The object of this Bill is to substitute for the code of laws known as the Poor Relief Acts new legal provisions to enable local authorities to assist the poor, and to appreciate the difficult situation which the Bill is designed to remedy a short outline of the main events leading up to the present position of the law may be of assistance.
The Poor Relief Code started with the Poor Relief (Ireland) Act, 1838, which introduced a system for the relief of the poor modelled on that which had been in existence in England. The Act provided for the division of the country into districts, which were called Unions. In each Union the relief of the poor was entrusted to an elected body called a board of guardians and a workhouse was to be established in which the guardians could relieve destitute poor persons.
The system grew and developed under subsequent Acts, one of which provided for the establishment of an infirmary in connection with each workhouse and under a later Act a fever hospital was provided at each workhouse. An Act passed in the year 1847 authorised guardians for the first time to grant relief outside the workhouse but only to certain specified classes of poor persons. An Act passed in the year 1851 provided for the establishment of the dispensary service under which medicines, medical advice and treatment were provided for poor persons. Further enactments gave powers to the boards of guardians to send inmates of workhouses to extern hospitals and to send afflicted persons such as blind, deaf and dumb to suitable institutions. Extensive powers were given in relation to children under which they could be boarded out in suitable homes, sent to special schools and placed in suitable trades.
The Poor Relief Code remained in full force until the years 1920 to 1922. In those years the councils of several counties in conjunction with the Minister for Local Government of Dáil Eireann, believing that the existing poor law system was not suited to this country, took steps to reorganise the administration of the relief of the poor by means of schemes for the various counties. The main features of these schemes were:
(a) the abolition of the existing system under which the poor were relieved in workhouses established in each poor law union;
(b) the centralisation of administration under one authority in each county;
(c) the establishment in each county of central institutions in which the poor of the county could be assisted; and
(d) the provision of power to enable poor persons to be assisted either in or out of the central institutions as might be thought desirable.
The Local Government (Temporary Provisions) Act, 1923, legalised those schemes and gave power to the council of a county to which no existing scheme related to prepare a scheme and submit it to the Minister for Local Government. The Minister had power to confirm such scheme either without alteration or with such amendments, omissions, and additions as he deemed necessary, or to reject the scheme. The Minister was also empowered under the Act to amend and modify any county scheme. The Act also contained a provision under which the council of a county and the council of an adjoining county borough, instead of preparing separate schemes might prepare a joint scheme for the county and the county borough. Only two such schemes were prepared, one for Cork County and County Borough and the other for Waterford County and County Borough. The Cork scheme provided for the division of the county into three areas with separate administration for each area. The southern area of the county is administered jointly with the Cork County Borough by one administrative authority. Limerick County and County Borough Councils did not adopt a joint scheme. The two areas had separate schemes.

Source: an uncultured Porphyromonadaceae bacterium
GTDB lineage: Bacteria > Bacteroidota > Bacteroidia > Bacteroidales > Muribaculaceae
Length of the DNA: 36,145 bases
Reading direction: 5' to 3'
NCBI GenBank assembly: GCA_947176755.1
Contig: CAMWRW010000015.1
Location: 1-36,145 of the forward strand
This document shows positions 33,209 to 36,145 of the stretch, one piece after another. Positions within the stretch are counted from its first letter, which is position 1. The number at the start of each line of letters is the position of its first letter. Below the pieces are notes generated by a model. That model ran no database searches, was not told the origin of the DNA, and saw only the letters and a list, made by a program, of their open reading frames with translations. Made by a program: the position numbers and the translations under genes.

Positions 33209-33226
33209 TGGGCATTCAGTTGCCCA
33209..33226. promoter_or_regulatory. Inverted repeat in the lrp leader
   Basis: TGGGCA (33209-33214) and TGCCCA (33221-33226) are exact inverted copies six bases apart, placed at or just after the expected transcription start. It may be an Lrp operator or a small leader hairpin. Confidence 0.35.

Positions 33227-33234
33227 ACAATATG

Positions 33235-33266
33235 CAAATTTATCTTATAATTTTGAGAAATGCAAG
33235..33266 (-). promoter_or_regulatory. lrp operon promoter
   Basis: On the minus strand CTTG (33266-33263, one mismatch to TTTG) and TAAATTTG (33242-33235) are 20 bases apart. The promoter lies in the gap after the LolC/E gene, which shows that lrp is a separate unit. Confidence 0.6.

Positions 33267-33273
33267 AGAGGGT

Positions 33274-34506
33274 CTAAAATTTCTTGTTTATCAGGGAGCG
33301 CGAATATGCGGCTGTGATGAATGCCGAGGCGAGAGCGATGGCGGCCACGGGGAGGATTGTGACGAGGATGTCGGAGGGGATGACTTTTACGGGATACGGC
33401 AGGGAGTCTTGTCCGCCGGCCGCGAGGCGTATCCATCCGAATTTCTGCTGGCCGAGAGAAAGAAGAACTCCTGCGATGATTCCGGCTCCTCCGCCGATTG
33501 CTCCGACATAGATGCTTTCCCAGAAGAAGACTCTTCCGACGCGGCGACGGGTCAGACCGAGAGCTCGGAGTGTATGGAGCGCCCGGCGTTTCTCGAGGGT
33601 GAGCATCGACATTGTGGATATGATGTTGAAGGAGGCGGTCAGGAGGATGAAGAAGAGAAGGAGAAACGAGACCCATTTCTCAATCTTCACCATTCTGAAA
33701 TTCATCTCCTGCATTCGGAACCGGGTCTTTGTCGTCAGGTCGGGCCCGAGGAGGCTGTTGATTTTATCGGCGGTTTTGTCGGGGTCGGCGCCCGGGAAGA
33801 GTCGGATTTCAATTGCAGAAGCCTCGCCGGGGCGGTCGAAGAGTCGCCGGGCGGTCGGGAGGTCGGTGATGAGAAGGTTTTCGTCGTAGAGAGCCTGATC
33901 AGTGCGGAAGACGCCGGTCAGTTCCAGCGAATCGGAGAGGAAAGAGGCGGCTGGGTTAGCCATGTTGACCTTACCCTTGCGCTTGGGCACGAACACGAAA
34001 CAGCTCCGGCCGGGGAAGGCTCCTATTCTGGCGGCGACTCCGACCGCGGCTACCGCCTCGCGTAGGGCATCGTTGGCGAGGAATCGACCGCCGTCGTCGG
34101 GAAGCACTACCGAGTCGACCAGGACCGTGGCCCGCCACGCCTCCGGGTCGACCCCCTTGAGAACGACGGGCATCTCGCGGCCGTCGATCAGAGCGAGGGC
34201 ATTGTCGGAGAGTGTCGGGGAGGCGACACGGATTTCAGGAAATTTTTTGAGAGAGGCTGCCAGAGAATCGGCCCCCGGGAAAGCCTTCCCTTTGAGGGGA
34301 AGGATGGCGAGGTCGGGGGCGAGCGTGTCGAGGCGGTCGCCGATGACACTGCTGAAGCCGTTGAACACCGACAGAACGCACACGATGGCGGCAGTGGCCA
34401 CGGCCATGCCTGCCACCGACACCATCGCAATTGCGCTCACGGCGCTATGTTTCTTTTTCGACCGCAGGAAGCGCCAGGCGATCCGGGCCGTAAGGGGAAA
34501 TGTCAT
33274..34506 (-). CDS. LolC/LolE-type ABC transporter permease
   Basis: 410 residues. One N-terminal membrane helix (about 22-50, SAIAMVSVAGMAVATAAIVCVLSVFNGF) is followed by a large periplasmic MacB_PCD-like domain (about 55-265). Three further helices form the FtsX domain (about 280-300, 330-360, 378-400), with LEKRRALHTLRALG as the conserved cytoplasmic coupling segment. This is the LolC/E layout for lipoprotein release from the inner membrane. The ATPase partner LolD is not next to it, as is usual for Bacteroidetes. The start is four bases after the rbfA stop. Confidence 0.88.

The councils of Dublin County and the county borough did not prepare either a joint scheme or separate schemes, and in those two areas the Poor Relief Acts have remained in full operation subject to two amending Acts, one of which removed the restrictions which limited outdoor relief to certain classes of poor persons and empowered the local authorities at their discretion to relieve destitute poor persons either in or out of the workhouse, and the other provided for the establishment of three boards of assistance in the area instead of the three boards of guardians. The boards of assistance, instead of being elected directly by the local government electors, are appointed by the county council in the case of two of the boards whose functional areas are wholly within the county, and by the county and county borough councils in the case of the third board, whose area is partly in the county and partly in the county borough.
It can be readily understood that, with all the various changes and alterations which have been made in the Poor Relief Acts since the year 1838, the code has grown very involved. On many points it is often difficult to determine what is the law, not alone in view of various amendments, but having regard to the fact that the county schemes have to be taken as implying modifications of the law. From the point of view of administration it is a matter of great importance that this position should be remedied, and that the law should be set out clearly and without ambiguity.